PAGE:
Job help from the California Dept. of Rehabilitation: Part 3
My two earlier posts about the California Department of Rehabilitation (DOR) mostly covered things like applying, being found eligible, and the types of services provided. In those posts, which you can access here and here, it was noted that DOR provides assistance that is tailored to the needs of the individual.
Our family has experienced this first-hand, as both of our sons have been DOR clients and have received very different types of services.
Here’s the story of what happened with our older son Nathan.
To recap what I shared earlier: a DOR counselor (Ms E) met Nathan when she was invited to his last IEP meeting in high school by the transition specialist. Before rendering a decision on Nathan’s eligibility for DOR services, Ms E wanted input from his psychiatrist. (Remember, DOR avoids taking on clients who are pretty high-functioning, or who are too severely disabled to benefit from their services, or who don’t really want to work.) After I was finally able to get the psychiatrist to complete his statement that Nathan could benefit from the program, Ms E scheduled an appointment with Nathan. I was allowed to come to the appointment also.
Ms E explained that she could help Nathan find work, but he would have to cooperate. He would have to tell her what kinds of jobs he thought he could tolerate, and he’d have to put in some effort with training, talking to potential employers, etc.
“So Nathan,” she said, “before we start setting up a plan for you, I need to know: do you really want a job?”
Nathan, who was slumped in his chair and avoiding eye contact, let out a sigh. “Yes, I guess I do,” he said at last, without much conviction. “Or at least, you know, it’s probably worth a try.” He sighed again.
In the days leading up to the appointment I had tried to convince Nathan that employment meant more independence from the unpleasant demands of parents, more money to spend on things he likes, and gaining feelings of accomplishment, maturity, and being needed. Clearly, he had not been fully persuaded! – but at least he wasn’t taking this opportunity to shut the door entirely.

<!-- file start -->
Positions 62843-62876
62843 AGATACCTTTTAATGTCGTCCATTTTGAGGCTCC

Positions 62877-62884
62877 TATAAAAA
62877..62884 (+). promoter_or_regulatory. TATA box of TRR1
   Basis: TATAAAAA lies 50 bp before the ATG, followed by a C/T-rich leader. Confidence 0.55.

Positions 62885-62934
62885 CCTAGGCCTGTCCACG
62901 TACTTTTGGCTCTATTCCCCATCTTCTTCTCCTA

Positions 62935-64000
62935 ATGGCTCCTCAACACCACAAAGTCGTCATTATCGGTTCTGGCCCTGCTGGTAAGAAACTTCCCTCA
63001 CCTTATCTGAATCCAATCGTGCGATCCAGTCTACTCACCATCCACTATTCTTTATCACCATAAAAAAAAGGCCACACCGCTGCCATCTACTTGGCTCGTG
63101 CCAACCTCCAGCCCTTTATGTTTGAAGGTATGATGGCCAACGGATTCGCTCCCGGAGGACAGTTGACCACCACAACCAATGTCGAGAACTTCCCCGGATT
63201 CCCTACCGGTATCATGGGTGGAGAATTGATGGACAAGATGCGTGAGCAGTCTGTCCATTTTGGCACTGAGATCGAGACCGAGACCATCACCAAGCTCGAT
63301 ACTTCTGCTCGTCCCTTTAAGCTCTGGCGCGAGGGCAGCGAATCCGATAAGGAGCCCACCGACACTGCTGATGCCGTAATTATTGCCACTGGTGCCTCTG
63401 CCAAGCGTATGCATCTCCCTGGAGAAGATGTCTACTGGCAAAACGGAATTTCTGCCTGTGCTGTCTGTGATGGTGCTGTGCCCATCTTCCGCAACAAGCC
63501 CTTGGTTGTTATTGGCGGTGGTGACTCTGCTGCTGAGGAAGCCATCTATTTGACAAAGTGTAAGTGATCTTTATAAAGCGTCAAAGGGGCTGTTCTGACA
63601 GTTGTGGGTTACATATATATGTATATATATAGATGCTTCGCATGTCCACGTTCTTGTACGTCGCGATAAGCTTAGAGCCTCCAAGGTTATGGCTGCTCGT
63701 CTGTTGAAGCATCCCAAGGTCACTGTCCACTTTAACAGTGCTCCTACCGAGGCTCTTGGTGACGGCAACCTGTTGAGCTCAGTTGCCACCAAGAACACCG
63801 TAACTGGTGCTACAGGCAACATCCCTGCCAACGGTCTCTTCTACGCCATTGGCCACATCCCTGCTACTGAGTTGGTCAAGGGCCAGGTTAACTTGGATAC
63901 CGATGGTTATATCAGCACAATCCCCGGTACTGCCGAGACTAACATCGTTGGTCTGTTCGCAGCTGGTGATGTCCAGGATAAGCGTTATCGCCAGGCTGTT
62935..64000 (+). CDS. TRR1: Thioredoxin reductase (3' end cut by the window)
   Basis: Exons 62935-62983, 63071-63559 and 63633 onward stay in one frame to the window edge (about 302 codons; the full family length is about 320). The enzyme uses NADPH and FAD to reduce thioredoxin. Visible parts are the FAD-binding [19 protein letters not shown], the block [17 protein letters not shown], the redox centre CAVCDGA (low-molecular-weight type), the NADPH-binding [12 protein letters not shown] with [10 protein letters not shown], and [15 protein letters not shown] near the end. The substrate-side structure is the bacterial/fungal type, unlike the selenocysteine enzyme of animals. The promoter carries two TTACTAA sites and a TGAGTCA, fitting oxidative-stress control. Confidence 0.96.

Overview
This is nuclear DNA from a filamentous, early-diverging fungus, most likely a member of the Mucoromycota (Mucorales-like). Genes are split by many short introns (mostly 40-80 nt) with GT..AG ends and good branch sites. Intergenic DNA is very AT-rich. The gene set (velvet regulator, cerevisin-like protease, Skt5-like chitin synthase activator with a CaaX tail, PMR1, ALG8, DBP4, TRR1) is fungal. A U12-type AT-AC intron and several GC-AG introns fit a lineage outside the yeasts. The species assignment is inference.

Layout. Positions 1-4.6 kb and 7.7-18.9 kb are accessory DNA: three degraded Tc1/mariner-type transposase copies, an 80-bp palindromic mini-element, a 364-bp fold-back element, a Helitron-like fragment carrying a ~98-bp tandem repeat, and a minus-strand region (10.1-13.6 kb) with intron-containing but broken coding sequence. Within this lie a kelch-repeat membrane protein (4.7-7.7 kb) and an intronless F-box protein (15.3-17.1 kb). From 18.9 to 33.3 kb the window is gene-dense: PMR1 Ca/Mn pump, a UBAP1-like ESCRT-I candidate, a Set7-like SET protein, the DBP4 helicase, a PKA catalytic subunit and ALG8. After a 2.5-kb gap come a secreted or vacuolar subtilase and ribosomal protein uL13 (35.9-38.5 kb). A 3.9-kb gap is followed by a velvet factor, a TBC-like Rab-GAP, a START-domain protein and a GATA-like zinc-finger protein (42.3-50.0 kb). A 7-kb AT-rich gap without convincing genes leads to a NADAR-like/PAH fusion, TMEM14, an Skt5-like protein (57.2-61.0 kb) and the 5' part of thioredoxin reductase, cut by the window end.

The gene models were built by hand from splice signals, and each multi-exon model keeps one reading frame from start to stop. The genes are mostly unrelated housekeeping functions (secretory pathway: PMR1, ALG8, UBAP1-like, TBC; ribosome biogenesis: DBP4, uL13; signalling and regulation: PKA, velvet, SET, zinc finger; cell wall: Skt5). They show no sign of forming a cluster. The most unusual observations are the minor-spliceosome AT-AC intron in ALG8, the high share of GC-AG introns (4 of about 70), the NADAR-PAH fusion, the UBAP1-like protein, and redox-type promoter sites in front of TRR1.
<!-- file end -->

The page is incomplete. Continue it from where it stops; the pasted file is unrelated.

Ms E studied him for several seconds. “All right,” she decided, “we’ll give it a try. We’ll start by having you go to a workshop, where you’ll be evaluated on how well you follow directions and deal with a supervisor. Depending on how that goes, we’ll decide about looking for a job out in the community.”
It turns out that the Dept. of Rehabilitation contracts with independent service providers that help evaluate, train, and place people with disabilities. I had first learned about such places a few years prior at a transition vendors’ fair. Now Ms. E was going to call one of the providers, or “community rehabilitation programs” (CRPs), to see if they had an opening for Nathan in the near future.
Probably the majority of CRPs are geared toward people with intellectual disabilities. Ms E wanted to place Nathan with a specific vendor that had expertise with people with autism. This would be a better match to Nathan’s level of functioning. Alas, she called me a few weeks after the appointment to tell me that the service provider she wanted to use had gone out of business. She would have to place him with a CRP that primarily served people with Down’s Syndrome and the like. She admitted it wasn’t ideal, but it still should work out.
Nathan would be going to the “external situational assessment” for a total of 30 days, (six weeks), from the hours of 9 am to 3 pm. He would be getting paid for the hours he put in. We assumed the rate would be minimum wage.
With that assumption, we pointed out that over six weeks he’d earn several hundred dollars – more than enough to buy the new handheld gaming device he wanted! Yes, he countered, but going to this thing day after day was going to be so difficult for him, he needed an upfront perk to make it tolerable. We reluctantly came to an agreement to buy him the device beforehand, and he would immediately pay us back with his earnings. His track record on keeping his promises was really pretty good, so we weren’t at much risk for losing out. Anything to get him on his way to being employed….